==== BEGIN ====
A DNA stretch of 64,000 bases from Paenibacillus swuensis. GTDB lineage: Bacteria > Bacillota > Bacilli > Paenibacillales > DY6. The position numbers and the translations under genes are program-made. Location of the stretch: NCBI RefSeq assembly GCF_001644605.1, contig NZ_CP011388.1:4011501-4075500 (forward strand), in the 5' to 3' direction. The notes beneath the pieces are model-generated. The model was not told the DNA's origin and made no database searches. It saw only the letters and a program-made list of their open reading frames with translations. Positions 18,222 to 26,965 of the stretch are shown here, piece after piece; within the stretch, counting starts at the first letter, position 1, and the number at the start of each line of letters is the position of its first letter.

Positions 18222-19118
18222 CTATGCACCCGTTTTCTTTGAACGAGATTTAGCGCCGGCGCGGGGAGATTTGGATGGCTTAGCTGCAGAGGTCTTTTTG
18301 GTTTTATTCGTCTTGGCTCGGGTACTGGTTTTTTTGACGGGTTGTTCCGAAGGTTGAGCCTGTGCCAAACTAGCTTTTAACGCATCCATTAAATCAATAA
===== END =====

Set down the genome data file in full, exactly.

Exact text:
A DNA stretch of 64,000 bases from Paenibacillus swuensis. GTDB lineage: Bacteria > Bacillota > Bacilli > Paenibacillales > DY6. The position numbers and the translations under genes are program-made. Location of the stretch: NCBI RefSeq assembly GCF_001644605.1, contig NZ_CP011388.1:4011501-4075500 (forward strand), in the 5' to 3' direction. The notes beneath the pieces are model-generated. The model was not told the DNA's origin and made no database searches. It saw only the letters and a program-made list of their open reading frames with translations. Positions 18,222 to 26,965 of the stretch are shown here, piece after piece; within the stretch, counting starts at the first letter, position 1, and the number at the start of each line of letters is the position of its first letter.

Positions 18222-19118
18222 CTATGCACCCGTTTTCTTTGAACGAGATTTAGCGCCGGCGCGGGGAGATTTGGATGGCTTAGCTGCAGAGGTCTTTTTG
18301 GTTTTATTCGTCTTGGCTCGGGTACTGGTTTTTTTGACGGGTTGTTCCGAAGGTTGAGCCTGTGCCAAACTAGCTTTTAACGCATCCATTAAATCAATAA